A limited number of spring turkey permits are allocated for Unit 4 (southwest Kansas) and will be available through online application. The deadline to apply for a Unit 4 spring turkey permit is Feb. 8, 2013. New this spring season, Unit 4 permits will also be valid in adjacent Units 1, 2 and 5.

2013 Spring turkey permits for Units 1, 2, 3, 5 and 6 are now available for purchase both online or at any vendor location through May 30. In addition to a spring turkey permit, hunters may also purchase one turkey game tag, valid in Units 1, 2, 3, 5 and 6. Hunters can save if they purchase the spring turkey permit/game tag combo, which is only available through March 31. After March 31, permit and game tags can be purchased separately at full price. Each spring permit and game tag allows the harvest of one bearded turkey.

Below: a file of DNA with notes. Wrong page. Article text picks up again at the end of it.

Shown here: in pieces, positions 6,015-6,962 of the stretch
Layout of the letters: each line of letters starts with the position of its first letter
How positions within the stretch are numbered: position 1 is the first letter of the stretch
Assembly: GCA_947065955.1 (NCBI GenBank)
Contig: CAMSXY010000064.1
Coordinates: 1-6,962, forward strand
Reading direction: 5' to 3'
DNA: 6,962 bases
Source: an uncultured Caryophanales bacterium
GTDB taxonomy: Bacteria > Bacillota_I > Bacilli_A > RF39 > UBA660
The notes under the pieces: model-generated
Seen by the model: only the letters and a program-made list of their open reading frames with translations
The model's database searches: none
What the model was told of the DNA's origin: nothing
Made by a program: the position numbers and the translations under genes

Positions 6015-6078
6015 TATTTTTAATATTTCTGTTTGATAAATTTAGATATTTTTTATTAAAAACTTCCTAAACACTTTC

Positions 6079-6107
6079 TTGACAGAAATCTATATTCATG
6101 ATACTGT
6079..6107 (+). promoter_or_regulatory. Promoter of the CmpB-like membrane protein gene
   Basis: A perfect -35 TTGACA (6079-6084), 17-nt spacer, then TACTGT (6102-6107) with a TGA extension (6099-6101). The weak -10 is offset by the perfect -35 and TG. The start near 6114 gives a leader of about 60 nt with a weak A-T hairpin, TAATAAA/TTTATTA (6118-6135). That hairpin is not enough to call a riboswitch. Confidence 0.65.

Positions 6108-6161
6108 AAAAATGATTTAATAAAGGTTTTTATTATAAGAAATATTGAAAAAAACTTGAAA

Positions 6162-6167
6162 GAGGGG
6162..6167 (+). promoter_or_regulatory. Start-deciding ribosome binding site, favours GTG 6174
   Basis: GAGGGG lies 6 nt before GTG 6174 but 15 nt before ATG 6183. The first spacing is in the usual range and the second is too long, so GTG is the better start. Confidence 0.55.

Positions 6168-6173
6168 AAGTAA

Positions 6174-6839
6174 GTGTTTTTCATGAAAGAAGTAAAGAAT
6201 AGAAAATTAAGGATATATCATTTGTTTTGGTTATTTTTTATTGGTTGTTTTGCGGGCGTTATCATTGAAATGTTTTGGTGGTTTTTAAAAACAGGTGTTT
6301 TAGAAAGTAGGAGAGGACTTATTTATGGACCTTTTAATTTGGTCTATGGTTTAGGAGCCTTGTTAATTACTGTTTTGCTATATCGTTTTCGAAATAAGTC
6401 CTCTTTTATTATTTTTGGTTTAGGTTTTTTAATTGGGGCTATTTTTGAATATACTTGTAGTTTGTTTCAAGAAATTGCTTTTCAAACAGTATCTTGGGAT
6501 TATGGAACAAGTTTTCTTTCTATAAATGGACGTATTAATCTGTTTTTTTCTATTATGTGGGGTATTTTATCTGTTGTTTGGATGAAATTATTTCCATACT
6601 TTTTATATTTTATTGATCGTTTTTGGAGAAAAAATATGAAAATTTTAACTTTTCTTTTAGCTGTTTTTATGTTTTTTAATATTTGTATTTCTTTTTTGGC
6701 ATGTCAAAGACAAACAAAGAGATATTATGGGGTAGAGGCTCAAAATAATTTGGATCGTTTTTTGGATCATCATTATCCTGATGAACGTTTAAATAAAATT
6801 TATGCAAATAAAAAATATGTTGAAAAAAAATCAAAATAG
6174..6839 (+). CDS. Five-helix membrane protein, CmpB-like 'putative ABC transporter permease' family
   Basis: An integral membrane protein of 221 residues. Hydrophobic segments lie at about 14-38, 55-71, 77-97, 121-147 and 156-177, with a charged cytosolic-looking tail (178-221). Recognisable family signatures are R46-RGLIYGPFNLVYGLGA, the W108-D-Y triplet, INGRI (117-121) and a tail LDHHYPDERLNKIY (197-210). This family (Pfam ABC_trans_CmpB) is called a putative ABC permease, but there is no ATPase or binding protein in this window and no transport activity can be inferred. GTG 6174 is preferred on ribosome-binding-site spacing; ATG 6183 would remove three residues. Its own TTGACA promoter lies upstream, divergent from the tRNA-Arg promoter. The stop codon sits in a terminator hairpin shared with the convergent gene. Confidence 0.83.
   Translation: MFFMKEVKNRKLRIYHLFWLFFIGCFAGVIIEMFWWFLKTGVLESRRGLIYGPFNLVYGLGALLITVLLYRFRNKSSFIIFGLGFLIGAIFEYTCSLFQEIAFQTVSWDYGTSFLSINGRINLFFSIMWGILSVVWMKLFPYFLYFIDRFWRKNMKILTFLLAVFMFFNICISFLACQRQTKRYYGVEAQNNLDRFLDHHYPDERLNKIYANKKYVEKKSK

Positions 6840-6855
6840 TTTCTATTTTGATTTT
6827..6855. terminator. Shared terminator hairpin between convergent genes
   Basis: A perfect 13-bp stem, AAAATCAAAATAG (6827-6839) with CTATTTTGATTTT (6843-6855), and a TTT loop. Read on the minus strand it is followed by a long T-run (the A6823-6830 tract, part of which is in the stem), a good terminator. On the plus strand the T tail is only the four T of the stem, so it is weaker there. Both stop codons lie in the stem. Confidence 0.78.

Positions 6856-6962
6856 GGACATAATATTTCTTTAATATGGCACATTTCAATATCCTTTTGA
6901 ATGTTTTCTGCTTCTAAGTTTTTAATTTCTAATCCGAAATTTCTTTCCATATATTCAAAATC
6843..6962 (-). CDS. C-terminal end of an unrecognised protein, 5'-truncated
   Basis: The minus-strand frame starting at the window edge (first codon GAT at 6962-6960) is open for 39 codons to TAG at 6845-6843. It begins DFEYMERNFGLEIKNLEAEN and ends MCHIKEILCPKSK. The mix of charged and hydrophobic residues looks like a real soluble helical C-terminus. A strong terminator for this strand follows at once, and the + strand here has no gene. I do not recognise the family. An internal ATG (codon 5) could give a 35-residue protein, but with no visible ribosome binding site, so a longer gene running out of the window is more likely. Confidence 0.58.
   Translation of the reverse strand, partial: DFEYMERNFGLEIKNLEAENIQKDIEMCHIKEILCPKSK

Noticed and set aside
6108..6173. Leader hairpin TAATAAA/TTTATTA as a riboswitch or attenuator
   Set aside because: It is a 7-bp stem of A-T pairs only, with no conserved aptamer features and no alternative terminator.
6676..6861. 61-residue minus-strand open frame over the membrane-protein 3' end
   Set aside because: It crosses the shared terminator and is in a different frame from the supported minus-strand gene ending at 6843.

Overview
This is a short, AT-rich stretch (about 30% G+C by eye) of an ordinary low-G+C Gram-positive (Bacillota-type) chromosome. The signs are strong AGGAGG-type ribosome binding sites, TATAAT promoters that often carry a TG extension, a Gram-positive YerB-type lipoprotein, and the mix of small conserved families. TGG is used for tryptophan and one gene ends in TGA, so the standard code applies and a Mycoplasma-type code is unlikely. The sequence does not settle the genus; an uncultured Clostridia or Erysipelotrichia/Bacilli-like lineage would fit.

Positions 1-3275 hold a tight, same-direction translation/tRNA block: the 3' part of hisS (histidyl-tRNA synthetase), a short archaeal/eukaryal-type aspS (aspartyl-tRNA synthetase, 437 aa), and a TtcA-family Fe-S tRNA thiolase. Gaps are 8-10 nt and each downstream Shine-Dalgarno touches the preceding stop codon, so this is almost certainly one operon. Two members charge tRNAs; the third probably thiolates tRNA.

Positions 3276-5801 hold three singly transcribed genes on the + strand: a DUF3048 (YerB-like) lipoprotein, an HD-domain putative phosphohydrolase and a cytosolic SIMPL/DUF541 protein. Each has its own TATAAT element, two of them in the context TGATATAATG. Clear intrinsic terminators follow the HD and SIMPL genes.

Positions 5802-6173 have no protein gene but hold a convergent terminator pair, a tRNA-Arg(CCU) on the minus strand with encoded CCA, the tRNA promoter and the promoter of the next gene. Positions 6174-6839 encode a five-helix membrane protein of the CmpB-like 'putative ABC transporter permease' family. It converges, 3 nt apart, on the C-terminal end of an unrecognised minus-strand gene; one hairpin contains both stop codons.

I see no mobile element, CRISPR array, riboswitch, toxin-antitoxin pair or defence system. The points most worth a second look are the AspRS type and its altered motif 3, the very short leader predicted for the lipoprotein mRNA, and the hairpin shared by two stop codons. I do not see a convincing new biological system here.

For more information on turkey permits, including spring turkey fees or how to apply for a Unit 4 permit, visitwww.ksoutdoors.com and click “Hunting/Applications and Fees/Turkey.”


Trumpeter swan sightings are both uncommon and unforgettable

Trumpeter swan sightings have been reportedly recently in several Kansas counties, including Neosho,Montgomery, Sedgwick, and Douglas. The largest species of the swan family, trumpeter swans can grow to 60 inches long and have wing spans of nearly 8 feet. These migratory water birds have reportedly been seen on several large ponds and watershed lakes, as well as agricultural fields. Although trumpeter swan sightings are becoming increasingly common, this species was once on the brink of extinction.